Our grade 2 son is a tremendous fan of Plants vs. Zombies, a tower defense game in which the player plants various plants which help stave off undead hordes. Together we came up with this lesson plan based on it. You can mix and match steps depending on which courses you’re integrating in. With the steps listed below we’re including Art, English, Math, Science, ADST. Of course this same approach can be taken with any other game with a few modifications.

For us the central portion of the project is the production of a “Zombie Almanac”, a 3 ring binder in which each page contains a picture of a type of zombie, its name and a description.


  1. The “Plants vs. Zombies” game
  2. A 3 ring binder (or similar binder / folder where adding pages is easy)
  3. Some drawing paper
  4. Some lined paper
  5. Some graph paper
  6. Art supplies
  7. Pencil & Eraser

As an adult, get the full list of the names of the zombies and plants (you can find this here)

For the student:

1) Prepare the drawing paper: we use the top 2/3 for a picture, then about 3cm height for the name of the plant or zombie, and the remainder for a description.

2) Load Plants vs. Zombies, and create a new character for the project.

3) Load the first level, and pause once you can see the zombies

4) Draw / Paint “Zombie” and “Peashooter”, the first two characters in the game.

5) Write the name of the character beneath the picture

6) Use the lined paper to prepare a tally of zombies that appear on the level

7) While you play the level, have your helper / grownup mark each zombie as it appears on the tally sheet. We break it down to a tally for which zombie appears when in which column, so it looks almost like guitar tablature.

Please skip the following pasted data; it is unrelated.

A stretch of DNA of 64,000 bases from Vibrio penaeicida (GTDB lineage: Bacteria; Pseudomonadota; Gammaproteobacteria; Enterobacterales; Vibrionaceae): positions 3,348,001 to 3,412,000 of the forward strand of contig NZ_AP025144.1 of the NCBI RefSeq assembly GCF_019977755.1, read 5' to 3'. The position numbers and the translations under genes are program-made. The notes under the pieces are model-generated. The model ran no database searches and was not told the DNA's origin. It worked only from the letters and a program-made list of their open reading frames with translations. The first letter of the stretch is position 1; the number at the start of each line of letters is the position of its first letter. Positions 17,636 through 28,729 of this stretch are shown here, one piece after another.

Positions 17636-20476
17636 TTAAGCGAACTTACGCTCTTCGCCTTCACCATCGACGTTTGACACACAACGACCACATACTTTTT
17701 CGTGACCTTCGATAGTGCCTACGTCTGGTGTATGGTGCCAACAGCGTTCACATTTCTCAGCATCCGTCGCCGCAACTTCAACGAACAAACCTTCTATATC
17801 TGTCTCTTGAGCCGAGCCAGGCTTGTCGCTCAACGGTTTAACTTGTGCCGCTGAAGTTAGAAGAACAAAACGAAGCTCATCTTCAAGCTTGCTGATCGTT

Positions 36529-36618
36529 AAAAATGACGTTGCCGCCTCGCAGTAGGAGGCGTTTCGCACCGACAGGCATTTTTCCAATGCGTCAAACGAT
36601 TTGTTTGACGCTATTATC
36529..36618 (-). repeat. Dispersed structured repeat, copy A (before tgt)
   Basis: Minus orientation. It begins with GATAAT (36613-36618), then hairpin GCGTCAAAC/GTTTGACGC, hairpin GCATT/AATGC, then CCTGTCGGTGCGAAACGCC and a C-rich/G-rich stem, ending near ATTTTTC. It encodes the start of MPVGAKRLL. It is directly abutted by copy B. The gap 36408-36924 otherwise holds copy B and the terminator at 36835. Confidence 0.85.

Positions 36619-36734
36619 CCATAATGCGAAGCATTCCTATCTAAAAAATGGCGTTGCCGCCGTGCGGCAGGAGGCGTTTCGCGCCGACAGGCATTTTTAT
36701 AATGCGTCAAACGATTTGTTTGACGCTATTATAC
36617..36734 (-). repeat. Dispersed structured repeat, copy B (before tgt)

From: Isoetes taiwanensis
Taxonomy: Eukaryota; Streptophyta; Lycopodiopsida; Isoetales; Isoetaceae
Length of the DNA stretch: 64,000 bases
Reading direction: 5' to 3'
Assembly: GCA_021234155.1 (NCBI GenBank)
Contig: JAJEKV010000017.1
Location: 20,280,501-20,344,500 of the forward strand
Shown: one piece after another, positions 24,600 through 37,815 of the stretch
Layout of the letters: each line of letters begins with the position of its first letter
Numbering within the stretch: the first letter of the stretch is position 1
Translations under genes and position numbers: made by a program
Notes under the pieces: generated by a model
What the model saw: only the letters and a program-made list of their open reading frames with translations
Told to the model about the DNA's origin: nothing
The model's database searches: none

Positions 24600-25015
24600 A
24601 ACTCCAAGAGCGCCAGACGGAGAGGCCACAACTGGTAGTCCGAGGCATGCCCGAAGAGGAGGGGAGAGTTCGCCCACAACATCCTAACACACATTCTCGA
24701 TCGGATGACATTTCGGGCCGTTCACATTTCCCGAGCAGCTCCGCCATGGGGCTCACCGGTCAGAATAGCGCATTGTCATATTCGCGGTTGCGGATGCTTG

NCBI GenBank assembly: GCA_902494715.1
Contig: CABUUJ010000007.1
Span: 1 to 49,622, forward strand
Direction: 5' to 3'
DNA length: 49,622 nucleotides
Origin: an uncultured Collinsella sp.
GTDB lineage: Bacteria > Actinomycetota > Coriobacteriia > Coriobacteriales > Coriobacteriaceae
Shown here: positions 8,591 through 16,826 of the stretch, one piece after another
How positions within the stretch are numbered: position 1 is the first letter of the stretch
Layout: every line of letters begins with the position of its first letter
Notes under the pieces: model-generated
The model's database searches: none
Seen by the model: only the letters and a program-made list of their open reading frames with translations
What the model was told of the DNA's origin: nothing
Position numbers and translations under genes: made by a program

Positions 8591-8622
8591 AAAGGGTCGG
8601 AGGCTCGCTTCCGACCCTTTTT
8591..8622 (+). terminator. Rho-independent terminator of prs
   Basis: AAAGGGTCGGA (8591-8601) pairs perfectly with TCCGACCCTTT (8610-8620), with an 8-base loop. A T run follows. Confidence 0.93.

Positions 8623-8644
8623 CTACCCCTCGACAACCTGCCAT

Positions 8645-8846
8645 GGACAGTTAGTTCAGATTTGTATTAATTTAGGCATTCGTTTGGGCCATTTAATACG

8) Write a description for each of the characters that appeared on the level on their sheet, and add to binder.

9) Add the tally page to the binder

10) Go to the next level, and for each new zombie and character, repeat from step 4.

11) When all zombies & plants have been drawn, design a fun cover for the almanac, and show it / share it to friends. Maybe have an art gala, with all the art from it on the walls and snacks.

12) At some point, watch this video of Jeremy Vanhoozer, game designer & creator of Plants vs. Zombies. We’ll refer to it below.

Curricular Connections (Grade 2):


  • Discuss what technologies are involved in making a game like Plants Vs. Zombies. Identify the elements (music, sprites, gameplay, etc.)


  • Visual Arts:
    • Discuss use in the game’s art and the student’s drawings of line, shape, texture, colour, form.
    • Discuss use of pattern, repetition, rhythm, contrast.  (We’re taking out books on some of these elements of art to consider while drawing the zombies & plants)
  • Developing a notation to track what happens on a level. This can be as simple as a tally of zombies, or as complex as recording various elements of gameplay (plant & zombie placement, deaths, etc)


  • Writing practice & sentence structure in descriptions
  • Discuss the story line of the game. What elements are present?
  • Almost every character in Plants Vs. Zombies has a name that is some sort of a pun. Examine the puns, talk about puns, come up with a few new plant and zombie characters with pun names and related abilities.
  • Come up with a vocabulary list from the game.
  • Write a story based on Plants Vs. Zombies


  • Tally the number and types of zombies that appear on each level, and graph them.
  • Write down the fraction of each type of zombie for each level, and graph them.
  • In the Alamanc, add the cost for each plant. Discuss the best layouts of plants for a given level, given a starting budget.
    • Optionally, copy and cut out versions of the plants, with their cost listed. The student can create different plant layouts.
  • Sort and classify the plants / zombies using attributes chosen by the student. (e.g. plants that shoot, plants that grab.)

Physical Health:

We make up plant vs. zombies games where one of us plays the Plants and the other the Zombies. At some point if there’s interest I’ll list some of our rules, but they are fairly fluid and evolve from game to game.  Specific motions or actions can be added if they relate to something the student is working on (somersaults, kicks, stretching, etc.)


We could add more, but this gives a sense of how to turn a simple video game into an educational opportunity.

I’d love to hear about any ways you’ve used a passion for a game for educational purposes.